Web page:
February 13, 2022 |
CC BY 4.0
GENEALOGY+CRITIQUE opened a new special collection on "Posthuman Gender Theory," ed. by Anna Babka & Hildegard Kernmayer et al., with a (German) paper by Lisa Keil presenting a posthuman reading of Olga Flor's novel Ich in Gelb.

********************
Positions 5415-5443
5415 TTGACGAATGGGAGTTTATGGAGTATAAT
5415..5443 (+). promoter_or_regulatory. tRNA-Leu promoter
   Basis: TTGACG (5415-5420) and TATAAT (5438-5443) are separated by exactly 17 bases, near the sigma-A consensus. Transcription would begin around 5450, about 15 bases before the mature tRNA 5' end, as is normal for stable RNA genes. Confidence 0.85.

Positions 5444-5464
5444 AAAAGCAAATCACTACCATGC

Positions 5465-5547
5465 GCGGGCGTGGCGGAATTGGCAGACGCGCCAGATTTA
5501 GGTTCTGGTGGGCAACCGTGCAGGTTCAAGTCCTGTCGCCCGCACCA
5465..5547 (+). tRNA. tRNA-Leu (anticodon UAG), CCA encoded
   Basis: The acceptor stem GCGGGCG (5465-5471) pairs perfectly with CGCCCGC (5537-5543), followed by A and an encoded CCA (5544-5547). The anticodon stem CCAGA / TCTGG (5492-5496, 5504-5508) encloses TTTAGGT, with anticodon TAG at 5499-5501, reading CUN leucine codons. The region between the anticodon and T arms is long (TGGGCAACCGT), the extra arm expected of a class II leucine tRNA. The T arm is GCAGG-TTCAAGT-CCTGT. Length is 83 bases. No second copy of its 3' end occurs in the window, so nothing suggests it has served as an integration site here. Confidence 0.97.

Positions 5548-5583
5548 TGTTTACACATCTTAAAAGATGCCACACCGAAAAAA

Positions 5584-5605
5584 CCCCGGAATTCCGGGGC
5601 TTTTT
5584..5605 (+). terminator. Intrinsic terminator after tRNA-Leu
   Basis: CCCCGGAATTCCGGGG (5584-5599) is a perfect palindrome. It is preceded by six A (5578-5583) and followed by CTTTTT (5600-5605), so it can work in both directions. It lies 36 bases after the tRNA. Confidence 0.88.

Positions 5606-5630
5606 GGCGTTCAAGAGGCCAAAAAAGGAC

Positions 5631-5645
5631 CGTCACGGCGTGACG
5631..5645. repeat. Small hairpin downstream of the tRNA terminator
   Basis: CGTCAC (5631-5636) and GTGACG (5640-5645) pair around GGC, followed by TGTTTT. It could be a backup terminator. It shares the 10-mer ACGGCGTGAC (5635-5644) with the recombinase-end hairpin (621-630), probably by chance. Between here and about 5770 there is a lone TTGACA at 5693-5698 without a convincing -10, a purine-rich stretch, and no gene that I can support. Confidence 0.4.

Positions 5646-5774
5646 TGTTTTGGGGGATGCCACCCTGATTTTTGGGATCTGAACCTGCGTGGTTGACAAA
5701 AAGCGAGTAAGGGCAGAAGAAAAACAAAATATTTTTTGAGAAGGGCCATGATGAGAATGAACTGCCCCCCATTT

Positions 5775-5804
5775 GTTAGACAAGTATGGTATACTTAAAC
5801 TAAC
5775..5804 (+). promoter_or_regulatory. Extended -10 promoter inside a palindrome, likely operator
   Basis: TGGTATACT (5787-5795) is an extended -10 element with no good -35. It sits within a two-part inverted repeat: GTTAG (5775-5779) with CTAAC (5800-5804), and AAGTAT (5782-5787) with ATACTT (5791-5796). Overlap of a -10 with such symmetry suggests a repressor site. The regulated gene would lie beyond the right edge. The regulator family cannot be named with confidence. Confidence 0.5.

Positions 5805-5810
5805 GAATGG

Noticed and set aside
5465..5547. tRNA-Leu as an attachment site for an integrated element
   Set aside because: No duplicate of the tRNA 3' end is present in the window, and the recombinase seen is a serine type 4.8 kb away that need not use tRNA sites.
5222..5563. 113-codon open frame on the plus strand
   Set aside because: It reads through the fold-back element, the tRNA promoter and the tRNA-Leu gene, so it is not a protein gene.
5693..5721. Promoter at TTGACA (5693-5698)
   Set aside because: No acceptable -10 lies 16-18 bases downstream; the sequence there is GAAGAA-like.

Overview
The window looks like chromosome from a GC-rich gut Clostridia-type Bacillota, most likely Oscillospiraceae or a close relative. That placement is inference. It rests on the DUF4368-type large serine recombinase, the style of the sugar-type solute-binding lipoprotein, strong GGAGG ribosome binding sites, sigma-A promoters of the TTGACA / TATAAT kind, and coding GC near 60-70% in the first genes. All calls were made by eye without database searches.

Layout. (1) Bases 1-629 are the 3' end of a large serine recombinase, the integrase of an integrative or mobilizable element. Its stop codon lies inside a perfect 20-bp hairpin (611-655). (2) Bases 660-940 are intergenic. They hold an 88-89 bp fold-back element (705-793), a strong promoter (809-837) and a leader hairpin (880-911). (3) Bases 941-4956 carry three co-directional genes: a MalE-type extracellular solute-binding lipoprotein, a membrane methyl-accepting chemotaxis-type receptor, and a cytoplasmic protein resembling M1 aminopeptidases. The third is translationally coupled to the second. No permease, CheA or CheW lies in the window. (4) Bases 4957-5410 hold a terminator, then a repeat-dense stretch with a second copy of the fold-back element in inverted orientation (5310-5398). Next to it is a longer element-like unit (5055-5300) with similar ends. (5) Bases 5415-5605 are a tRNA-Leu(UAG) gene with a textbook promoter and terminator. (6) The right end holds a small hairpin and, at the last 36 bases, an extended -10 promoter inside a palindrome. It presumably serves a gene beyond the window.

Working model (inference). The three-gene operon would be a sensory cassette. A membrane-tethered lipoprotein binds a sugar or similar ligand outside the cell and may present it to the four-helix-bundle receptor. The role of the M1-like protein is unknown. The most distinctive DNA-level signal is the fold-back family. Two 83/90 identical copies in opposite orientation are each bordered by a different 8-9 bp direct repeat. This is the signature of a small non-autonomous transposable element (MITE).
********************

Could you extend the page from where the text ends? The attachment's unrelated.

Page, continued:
This collection, edited by Anna Babka, Hildegard Kernmayer, Julia Lingl, and Marietta Schmutz, deals with current positions and developments within the frame of what can be called Posthuman Gender Theory. Together with Gender Studies, Queer Studies, or Postcolonial Studies, Critical Posthumanism takes the various axes of identity and difference into account and states the entanglement and mutual influence of varied structures of difference and inequality or privilege with the aim of generating possible emancipatory strategies. Consequently, amongst a wide range of different approaches that counteract modern "humanist" assumptions, the deconstruction of traditional oppositions like human/animal, organism/machine, nature/culture proves to be an important epistemic perspective of critiquing power for critical feminist scholarship. However, in Critical Posthumanism the active capacity for action of (human and non-human) matter is posited next to the power of discourse. Therefore, Critical Posthumanism not only puts into question "humanist" models of knowledge and progress—like human enhancement, visions of artificial superintelligence, or patriarchal strategies of subjection within traditional-binary discourse—it rather breaks with the spatial, ontological, and epistemological distinction that sets humans apart. The contributions to this collection ask—often along theory-based readings of literary texts, comics or, other cultural phenomena—how the category of gender can be negotiated under these "posthumanist" conditions.